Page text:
Personal expression shouldn’t trump an employer’s brand expression. Do your employees know the ground rules?
The siren song of self-expression is loud and strong in today’s culture. For those who don’t know what a “freak flag” is, I offer this definition from the Urban Dictionary:
A characteristic, mannerism, or appearance of a person, either subtle or overt, which implies unique, eccentric, creative, adventurous or unconventional thinking.
Of course, nonconformity has its own conformity. Look at all of the groups of unconventional people dressing and talking alike.
But even so, there is a line that is constantly being sorted out between personal messaging and company messaging. It has become a bit of a battleground: As a company owner, how can you balance your people’s need for self-expression with your desire for your company to present a consistent brand message to your customers?
Freak Flag Rules
This may be a controversial notion, but I believe employees need to understand that their personal expression doesn’t trump their employer’s brand expression.
By the same token, however, employees deserve to be told clearly what the expectations are, in advance of employment–so that each individual can determine whether he or she can fly that company flag.
I recently had an interesting conversation with a coffee-shop employee named John. John has large gauges in his ears–those circular inserts that open up holes in the ears of the wearer–but he doesn’t wear them at work.
I asked him why not. His answer was: “Their house, their rules. It’s a cool place to work and I get benefits, so I leave the gauges in the car and put on their hat when I come in. When I leave, I take off the hat and put the gauges back in.”
Here are a few guidelines for employers (and their workers) to think about.
1. Be clear about your rules of conduct. There are lots of companies with various definitions of what is acceptable personal expression. Make certain your definitions are clear–and then allow prospective employees to decide whether your company will allow them to accommodate their own personal expression.
2. When at work, fly the company flag. The “flag” comes in all sorts of forms–from dress and grooming to communication with customers, email protocols, and more. Let employees know that flying the company flag is a part of their employee conduct agreement. Usually, interpretation of compliance is at the discretion of management.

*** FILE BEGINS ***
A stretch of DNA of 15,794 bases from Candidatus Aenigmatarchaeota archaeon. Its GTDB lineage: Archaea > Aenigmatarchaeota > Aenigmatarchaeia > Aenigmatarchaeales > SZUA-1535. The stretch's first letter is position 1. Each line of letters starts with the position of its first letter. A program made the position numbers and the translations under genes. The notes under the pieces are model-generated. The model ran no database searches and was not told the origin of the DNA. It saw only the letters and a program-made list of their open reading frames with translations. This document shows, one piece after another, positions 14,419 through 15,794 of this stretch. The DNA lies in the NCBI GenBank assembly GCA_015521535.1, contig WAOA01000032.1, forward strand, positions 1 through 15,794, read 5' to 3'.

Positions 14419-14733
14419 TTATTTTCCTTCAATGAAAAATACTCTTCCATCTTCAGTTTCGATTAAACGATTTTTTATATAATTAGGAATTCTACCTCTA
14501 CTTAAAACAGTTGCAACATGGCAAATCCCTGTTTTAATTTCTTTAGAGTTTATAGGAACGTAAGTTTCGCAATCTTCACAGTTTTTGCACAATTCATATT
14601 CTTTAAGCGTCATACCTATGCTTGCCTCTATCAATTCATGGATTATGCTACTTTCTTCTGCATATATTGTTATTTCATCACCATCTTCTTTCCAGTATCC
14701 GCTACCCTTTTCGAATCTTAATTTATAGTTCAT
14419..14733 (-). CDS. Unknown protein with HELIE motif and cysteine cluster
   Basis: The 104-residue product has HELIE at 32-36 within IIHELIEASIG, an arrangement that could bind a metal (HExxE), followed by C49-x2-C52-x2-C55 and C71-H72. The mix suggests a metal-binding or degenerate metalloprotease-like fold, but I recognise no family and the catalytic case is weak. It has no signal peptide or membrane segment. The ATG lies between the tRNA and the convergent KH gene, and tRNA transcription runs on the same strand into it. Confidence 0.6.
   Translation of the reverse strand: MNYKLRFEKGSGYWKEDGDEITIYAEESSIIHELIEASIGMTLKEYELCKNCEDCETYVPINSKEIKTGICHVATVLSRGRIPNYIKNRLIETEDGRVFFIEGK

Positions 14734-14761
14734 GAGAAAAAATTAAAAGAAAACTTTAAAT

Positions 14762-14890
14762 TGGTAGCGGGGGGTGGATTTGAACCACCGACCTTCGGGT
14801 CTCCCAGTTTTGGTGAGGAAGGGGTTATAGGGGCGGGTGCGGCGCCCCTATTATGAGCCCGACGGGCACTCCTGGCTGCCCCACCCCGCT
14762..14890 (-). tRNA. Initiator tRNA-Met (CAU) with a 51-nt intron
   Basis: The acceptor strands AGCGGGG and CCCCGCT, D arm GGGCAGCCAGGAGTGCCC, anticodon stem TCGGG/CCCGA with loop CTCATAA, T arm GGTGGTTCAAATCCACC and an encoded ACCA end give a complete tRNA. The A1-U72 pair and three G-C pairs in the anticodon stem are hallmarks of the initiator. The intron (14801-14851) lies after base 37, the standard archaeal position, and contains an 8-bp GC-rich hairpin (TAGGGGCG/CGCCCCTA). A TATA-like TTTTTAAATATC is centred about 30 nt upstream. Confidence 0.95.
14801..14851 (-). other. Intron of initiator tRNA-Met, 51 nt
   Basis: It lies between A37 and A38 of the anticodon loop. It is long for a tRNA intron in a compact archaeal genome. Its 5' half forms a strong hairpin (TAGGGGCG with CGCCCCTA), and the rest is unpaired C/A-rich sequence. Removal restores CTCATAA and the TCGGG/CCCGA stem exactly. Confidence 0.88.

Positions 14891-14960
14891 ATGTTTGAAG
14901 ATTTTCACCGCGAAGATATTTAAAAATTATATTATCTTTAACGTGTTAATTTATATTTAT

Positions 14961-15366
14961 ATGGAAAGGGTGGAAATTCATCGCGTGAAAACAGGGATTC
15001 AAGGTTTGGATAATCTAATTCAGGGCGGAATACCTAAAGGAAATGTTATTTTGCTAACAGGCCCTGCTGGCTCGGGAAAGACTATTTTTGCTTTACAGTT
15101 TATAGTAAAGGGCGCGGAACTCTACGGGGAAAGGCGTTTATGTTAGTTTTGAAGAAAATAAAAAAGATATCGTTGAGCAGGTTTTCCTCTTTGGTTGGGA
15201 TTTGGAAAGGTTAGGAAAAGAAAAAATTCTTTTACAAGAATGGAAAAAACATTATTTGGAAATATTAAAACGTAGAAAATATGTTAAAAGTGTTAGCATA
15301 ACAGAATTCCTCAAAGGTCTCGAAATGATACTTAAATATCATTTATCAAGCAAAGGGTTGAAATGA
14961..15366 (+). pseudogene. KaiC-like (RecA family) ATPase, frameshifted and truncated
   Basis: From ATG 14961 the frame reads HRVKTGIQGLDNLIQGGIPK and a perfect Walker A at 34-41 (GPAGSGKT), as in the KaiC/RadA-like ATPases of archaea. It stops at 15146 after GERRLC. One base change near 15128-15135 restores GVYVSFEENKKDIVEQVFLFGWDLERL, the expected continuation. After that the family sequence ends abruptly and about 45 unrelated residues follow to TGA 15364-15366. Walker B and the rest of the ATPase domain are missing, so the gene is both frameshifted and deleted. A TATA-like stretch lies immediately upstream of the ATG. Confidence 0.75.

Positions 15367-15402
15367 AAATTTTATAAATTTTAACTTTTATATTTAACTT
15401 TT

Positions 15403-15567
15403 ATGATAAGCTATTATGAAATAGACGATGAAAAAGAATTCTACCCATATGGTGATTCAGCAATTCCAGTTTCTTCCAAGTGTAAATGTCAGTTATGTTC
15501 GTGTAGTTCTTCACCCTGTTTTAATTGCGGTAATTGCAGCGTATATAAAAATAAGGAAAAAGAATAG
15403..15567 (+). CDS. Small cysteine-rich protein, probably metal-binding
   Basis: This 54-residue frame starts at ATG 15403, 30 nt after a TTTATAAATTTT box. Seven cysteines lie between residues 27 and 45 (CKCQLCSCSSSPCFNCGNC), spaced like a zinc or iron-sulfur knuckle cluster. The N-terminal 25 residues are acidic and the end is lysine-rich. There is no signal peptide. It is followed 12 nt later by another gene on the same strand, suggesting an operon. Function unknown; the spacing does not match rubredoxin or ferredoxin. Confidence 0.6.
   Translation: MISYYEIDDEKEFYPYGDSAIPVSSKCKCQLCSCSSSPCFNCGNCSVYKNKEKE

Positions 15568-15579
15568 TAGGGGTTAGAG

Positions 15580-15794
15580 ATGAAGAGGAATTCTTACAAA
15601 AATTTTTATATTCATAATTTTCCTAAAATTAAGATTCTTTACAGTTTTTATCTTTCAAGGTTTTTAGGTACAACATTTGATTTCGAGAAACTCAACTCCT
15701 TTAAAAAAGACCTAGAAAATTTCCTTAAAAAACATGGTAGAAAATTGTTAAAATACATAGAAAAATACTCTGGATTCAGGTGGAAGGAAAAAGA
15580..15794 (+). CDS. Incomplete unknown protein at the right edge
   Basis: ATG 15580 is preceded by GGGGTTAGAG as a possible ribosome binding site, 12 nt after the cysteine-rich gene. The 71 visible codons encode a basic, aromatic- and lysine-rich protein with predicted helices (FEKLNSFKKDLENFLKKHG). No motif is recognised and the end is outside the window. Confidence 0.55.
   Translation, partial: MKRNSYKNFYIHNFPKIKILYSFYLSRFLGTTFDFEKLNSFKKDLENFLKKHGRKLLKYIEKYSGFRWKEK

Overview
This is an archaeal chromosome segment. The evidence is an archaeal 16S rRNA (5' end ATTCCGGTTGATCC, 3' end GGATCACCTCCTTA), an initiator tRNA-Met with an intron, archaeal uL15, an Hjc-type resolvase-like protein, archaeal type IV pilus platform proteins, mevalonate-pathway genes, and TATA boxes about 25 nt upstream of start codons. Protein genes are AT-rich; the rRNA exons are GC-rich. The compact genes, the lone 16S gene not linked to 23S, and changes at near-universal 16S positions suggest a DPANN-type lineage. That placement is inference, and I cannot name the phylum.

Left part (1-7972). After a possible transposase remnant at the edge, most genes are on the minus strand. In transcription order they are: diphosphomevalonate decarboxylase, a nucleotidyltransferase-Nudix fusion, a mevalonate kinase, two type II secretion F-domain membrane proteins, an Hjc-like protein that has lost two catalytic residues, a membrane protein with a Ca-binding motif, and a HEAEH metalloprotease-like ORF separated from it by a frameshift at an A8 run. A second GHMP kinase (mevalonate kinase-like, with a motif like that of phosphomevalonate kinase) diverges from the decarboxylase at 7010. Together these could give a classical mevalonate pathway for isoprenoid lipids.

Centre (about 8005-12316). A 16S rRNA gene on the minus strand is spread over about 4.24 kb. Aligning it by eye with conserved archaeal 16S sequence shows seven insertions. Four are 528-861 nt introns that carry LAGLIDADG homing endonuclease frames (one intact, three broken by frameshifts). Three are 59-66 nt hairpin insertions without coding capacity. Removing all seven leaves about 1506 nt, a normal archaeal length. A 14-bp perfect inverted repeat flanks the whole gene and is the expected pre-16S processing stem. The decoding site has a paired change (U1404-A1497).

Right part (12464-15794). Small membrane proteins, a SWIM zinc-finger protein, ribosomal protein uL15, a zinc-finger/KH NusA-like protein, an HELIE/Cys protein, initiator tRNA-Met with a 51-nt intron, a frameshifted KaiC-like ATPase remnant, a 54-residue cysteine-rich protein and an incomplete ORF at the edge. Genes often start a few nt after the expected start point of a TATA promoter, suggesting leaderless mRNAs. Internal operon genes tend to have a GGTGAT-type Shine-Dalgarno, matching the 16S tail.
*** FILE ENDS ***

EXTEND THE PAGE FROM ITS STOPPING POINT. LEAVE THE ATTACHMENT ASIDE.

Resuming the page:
3. Employees’ personal expression shouldn’t damage the company flag. Your message to employees should be clear: If you are working at our company, we assume that you believe in our company and brand. Even when off work, they should avoid derogatory comments or “I hate my company” blogs; even wearing a competitor’s swag can be subtly damaging. Self-expression shouldn’t come at the cost of the company’s reputation.
4. Digital flying counts. The Internet is everywhere and forever–and it’s not anonymous anymore, if it ever was. So an employee’s Facebook posts, blogs, Tweets, responses and all other commentary, photos, and videos can wind up being linked to your company.
5. Understand the trade-off. When a worker becomes an employee, he or she may be trading some personal choices for the rights and benefits of employment. This is not so different from other social contracts: Your personal desire may be to drive at whatever speed you want, but when you get a driver’s license, you agree to certain rules.
I am a big fan of personal expression, but to believe that personal expression has no relationship to a company’s brand expression is naive.